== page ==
Studies seek safer roads for Boardman pedestrians
PAVING WAY FOR SAFER STREETS FOR PEDESTRIANS in boardman
BOARDMAN — A series of studies is underway in Boardman Township on pedestrians and vehicle traffic.
Collaborative efforts among multiple agencies are focused on two traffic veins in the township: U.S. Route 224 and Market Street.
Officials across the board said they find no pattern to pedestrian-involved crashes, as they seem to occur at all hours of the day and have not been confined to one area on either road.
Both roadways are maintained by the Ohio Department of Transportation, and the addition of any pedestrian crossings to the heavily vehicle-traveled roads would be under its authority.
Between 2016 and 2020, nine pedestrian and two pedal-cycle crashes occurred on Market Street with four fatalities, between Western Reserve Road and the Youngstown city boundary, according to ODOT.
That stretch of road sees about 20,000 vehicles per day in a typical year.
Two crashes occurred in daylight – in April and September 2016 – while the rest happened at night.
At least three people involved were wearing dark clothing at night.
Three crashes happened near the Route 224 intersection, with one of those in daylight hours.
U.S. ROUTE 224
Route 224 from state state Route 625 (Lockwood Boulevard) to Tiffany Boulevard sees an average of 35,000 vehicles per day in a typical year.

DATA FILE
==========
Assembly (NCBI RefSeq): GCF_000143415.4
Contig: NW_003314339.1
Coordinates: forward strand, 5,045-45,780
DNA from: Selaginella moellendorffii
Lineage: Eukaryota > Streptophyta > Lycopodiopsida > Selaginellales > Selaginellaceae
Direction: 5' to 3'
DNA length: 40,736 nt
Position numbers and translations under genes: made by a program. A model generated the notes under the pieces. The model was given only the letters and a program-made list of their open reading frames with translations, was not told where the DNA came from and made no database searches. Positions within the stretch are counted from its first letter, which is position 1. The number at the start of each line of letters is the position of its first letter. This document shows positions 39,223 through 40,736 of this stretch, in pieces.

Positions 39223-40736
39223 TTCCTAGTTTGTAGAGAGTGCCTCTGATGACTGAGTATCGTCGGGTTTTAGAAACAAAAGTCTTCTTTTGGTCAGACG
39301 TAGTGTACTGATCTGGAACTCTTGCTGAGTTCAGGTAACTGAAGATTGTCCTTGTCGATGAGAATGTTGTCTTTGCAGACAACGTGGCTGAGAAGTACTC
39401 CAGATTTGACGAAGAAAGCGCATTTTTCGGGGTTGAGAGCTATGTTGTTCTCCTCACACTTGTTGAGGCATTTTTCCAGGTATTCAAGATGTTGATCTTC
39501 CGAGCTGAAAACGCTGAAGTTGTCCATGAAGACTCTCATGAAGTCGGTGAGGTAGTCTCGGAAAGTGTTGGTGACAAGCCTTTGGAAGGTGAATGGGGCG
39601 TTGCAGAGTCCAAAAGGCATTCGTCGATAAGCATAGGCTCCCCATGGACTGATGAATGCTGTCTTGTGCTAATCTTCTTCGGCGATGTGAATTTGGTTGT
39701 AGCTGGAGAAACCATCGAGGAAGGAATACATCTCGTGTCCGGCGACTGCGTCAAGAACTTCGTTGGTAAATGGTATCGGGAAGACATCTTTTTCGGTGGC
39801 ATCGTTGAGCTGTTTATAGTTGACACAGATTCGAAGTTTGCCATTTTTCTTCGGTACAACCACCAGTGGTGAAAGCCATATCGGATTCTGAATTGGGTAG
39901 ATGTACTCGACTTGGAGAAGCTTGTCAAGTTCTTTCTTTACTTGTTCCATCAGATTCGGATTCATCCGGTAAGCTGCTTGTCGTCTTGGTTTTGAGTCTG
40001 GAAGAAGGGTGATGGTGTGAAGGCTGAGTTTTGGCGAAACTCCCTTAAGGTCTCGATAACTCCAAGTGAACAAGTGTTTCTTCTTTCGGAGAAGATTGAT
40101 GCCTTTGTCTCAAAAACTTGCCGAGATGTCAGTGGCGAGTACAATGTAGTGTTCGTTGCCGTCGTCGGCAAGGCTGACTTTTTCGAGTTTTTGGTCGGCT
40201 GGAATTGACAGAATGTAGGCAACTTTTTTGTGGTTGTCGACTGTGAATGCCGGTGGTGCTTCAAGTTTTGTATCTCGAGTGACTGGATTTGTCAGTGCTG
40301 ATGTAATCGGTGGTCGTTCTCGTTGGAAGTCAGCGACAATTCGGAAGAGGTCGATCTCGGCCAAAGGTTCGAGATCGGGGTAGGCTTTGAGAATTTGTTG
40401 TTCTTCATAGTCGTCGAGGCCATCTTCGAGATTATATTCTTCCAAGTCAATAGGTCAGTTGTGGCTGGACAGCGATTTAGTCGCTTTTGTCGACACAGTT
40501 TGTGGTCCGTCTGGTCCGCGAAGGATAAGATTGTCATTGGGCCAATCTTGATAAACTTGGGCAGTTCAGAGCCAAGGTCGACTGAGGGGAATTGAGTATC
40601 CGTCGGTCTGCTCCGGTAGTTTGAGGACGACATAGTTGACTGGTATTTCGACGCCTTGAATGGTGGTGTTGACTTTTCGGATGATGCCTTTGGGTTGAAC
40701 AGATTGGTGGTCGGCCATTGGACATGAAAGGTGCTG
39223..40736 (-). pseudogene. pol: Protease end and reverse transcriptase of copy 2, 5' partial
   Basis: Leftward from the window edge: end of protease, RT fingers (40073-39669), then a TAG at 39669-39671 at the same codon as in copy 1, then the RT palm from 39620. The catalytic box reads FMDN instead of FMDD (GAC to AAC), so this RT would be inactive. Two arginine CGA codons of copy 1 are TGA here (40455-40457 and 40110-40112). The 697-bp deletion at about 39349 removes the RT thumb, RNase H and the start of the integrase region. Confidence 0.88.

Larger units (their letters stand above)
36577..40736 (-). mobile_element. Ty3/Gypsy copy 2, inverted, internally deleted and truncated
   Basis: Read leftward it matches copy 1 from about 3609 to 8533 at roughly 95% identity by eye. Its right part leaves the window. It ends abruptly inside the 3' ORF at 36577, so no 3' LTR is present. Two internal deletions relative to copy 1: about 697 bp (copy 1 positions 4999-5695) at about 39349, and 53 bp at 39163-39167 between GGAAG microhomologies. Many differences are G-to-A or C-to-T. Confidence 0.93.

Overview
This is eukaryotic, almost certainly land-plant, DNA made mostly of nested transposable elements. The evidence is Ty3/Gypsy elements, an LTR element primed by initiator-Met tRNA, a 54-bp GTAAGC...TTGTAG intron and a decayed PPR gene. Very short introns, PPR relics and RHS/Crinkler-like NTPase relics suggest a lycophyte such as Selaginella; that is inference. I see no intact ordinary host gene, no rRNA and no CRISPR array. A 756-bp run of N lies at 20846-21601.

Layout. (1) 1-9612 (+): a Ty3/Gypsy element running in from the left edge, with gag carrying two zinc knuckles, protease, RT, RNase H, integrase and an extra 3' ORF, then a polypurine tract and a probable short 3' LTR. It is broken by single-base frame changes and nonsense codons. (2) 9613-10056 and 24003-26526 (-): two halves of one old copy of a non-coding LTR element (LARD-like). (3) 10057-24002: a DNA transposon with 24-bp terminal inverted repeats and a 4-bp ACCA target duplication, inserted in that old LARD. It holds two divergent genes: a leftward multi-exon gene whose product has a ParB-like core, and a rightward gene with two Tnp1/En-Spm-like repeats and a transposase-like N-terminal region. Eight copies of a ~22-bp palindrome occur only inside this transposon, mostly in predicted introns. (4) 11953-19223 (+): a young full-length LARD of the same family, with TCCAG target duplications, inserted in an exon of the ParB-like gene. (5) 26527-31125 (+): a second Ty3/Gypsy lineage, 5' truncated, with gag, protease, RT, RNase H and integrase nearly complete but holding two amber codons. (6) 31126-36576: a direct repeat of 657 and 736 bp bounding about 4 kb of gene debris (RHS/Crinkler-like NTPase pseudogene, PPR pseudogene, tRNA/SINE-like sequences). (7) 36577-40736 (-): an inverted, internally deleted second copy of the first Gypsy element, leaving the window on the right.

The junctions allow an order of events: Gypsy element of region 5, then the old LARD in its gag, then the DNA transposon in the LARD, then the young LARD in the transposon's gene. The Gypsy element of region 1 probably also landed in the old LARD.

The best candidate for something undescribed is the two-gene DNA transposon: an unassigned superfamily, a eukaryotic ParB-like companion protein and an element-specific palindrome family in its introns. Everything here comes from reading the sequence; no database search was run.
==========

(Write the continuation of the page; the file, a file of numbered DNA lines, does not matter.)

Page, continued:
In the same time frame of 2016 to 2020, six pedestrian accidents and one pedal-bicycle crash took place, with one fatality reported. Four happened in daylight.
Three crashes happened west of Market Street.
The Ohio State Highway Patrol post in Canfield and Boardman Township police handle the investigations of crashes in these areas, in conjunction with the Mahoning County Sheriff’s Office.
Having no real pattern to follow makes it difficult for investigators to pinpoint solutions, said Lt. Brad Busey.
“Along with ODOT, we’re trying to figure out what is causing” pedestrian crashes, Busey said. “It doesn’t seem it’s within the same spot.”
Factors causing the crashes are “all over,” Busey said. “There’s no one certain time period, it doesn’t have to be dark,” he said.
“We don’t know what’s the cause or what to do,” he said.
Due to the amount of traffic on Route 224 and Market Street, it is not feasible to have crosswalks or lights at every intersection.
Busey compared traffic on Route 224 to the popular video game Frogger, with pedestrians trying to cross the road but dodging vehicles in both directions.
The highway patrol has turned to local media to caution pedestrians and drivers of the dangers associated with the two roads, Busey said.
Law enforcement has taken to an educational approach, stopping to talk with pedestrians and reminding them where to safely cross the roads, said Boardman police Chief Todd Werth and Sgt. Glenn Patton, who is in charge of the department’s traffic division.
The Boardman department has taken to writing traffic citations to pedestrians crossing in areas not designated for foot traffic.
“If we’re talking to you a second time, there’s a problem,” Patton said. The first time, officers will educate and have a dialogue with people, which usually works, he said.
“We have stopped and talked to pedestrians along each shift,” Patton said, to remind them they are “going up against” vehicles that travel 50 feet per second if they are at a rate of 35 miles per hour.